Festuca ovina* (Sheep fescue)

Cool season, long-lived, perennial bunchgrass similar to Hard fescue (F. brevipila) but more drought tolerant and with a more extensive root system. Adapted to various soil types; tolerant of weakly saline to alkaline and acidic sites. Sometimes misclassified as a native due to its widespread and longstanding naturalization. Primarily used as groundcover and soil stabilizer on erosion control projects such as roadsides and recreation areas. Tolerance to moderate equipment traffic makes it useful in vineyards, orchards and equipment yards. Often included in wildflower seedings and sometimes as a low maintenance turfgrass or ornamental. Attractive blue-green color. The most drought tolerant and water efficient of all the cool season turfgrasses. Varieties listed below.

area of adaptation

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INFORMATION & ATTRIBUTES

Family: Poaceae

Duration: Perennial, long-lived

Growth Habit: Graminoid

Native Status: Introduced

Season: Cool

Growth Form: Bunchgrass

Mature Height: 12-24 in.

Annual Precipitation: 12-30 in.

Drought Tolerance: High

Shade Tolerance: Intermediate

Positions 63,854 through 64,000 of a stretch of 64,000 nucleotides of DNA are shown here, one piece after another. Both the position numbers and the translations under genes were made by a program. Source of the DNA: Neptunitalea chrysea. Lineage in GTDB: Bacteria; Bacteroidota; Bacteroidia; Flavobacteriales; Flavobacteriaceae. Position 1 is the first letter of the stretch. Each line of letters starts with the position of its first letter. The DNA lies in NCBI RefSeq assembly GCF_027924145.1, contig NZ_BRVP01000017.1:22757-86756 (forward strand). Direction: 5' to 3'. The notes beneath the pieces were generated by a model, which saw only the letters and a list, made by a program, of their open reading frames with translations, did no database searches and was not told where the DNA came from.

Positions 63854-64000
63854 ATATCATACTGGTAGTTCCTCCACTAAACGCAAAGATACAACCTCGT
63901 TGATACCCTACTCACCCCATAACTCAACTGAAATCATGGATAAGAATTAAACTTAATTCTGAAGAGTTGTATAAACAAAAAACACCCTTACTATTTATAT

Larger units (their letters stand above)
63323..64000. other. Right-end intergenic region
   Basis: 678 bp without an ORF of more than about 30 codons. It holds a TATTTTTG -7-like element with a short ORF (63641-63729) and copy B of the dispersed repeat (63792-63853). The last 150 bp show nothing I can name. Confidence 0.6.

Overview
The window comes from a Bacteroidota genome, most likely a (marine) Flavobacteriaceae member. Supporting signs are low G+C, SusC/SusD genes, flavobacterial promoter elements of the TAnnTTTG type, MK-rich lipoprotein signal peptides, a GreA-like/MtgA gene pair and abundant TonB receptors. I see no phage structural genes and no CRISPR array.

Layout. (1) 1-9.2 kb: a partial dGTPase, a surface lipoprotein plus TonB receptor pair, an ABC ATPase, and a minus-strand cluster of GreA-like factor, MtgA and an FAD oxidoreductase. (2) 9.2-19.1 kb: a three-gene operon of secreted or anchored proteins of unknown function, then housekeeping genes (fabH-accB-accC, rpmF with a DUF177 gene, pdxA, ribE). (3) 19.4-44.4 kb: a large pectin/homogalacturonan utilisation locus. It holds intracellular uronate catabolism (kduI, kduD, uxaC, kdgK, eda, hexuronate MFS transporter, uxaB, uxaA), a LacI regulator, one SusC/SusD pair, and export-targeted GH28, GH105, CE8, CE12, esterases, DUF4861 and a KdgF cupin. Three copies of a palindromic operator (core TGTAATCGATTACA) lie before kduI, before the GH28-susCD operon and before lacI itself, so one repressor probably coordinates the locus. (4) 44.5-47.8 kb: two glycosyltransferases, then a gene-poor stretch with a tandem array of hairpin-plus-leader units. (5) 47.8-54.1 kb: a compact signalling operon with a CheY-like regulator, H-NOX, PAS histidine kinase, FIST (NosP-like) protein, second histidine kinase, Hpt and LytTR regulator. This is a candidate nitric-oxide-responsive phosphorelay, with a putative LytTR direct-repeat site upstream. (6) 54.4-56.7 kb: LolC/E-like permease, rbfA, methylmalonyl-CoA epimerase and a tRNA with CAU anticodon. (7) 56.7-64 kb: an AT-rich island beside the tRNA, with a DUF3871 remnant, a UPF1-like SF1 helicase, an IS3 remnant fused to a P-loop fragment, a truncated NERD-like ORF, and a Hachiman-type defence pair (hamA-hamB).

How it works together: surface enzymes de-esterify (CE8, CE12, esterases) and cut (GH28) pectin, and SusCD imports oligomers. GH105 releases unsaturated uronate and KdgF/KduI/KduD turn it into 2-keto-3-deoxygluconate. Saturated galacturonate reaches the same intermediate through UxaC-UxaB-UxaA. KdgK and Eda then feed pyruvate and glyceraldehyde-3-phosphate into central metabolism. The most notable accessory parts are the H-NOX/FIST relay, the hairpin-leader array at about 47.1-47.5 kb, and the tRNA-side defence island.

Elevation: 

Wetland Indicator Status: FACU

Fire Resistance: No

Fire Tolerance: Medium

SOIL ADAPTATION

Coarse Texture: Yes

Medium Texture: Yes

Fine Texture: No

Salinity Tolerance: Low

CaCO3 Tolerance: None

pH Range: 5.5-7.5


SEEDING NOTES

Seeds per Pound: 530,300

Seeding Rate: 2-4 PLS lbs/acre

Season: Spring/Fall

Days to Germination:


VARIETIES

Azure - Leaf blades are very fine, low growth habit and deep blue-teal color which intensifies under heat and drought stress. Tolerant of infertile soils and shade. Very slow growing, reducing landscape maintenance. Primarily used for turf areas or in wildflower mixtures.

Covar - Short aggressive competitor that forms attractive drought tolerant cover. Blue-green color. Survives with as little as 10 in. of annual precipitation; winter hardy. Slow to establish but extremely persistent once it becomes rooted. More drought tolerant than all other fescues. Used for erosion control, reclamation, low maintenance turf or as an ornamental. (Released 1977)

Various turfgrass types are also available. If you are looking for turfgrass varieties, please contact us.


ADDITIONAL LINKS

USDA PLANTS Profile

USDA PLANTS Plant Guide

Consortium of Pacific Northwest Herbaria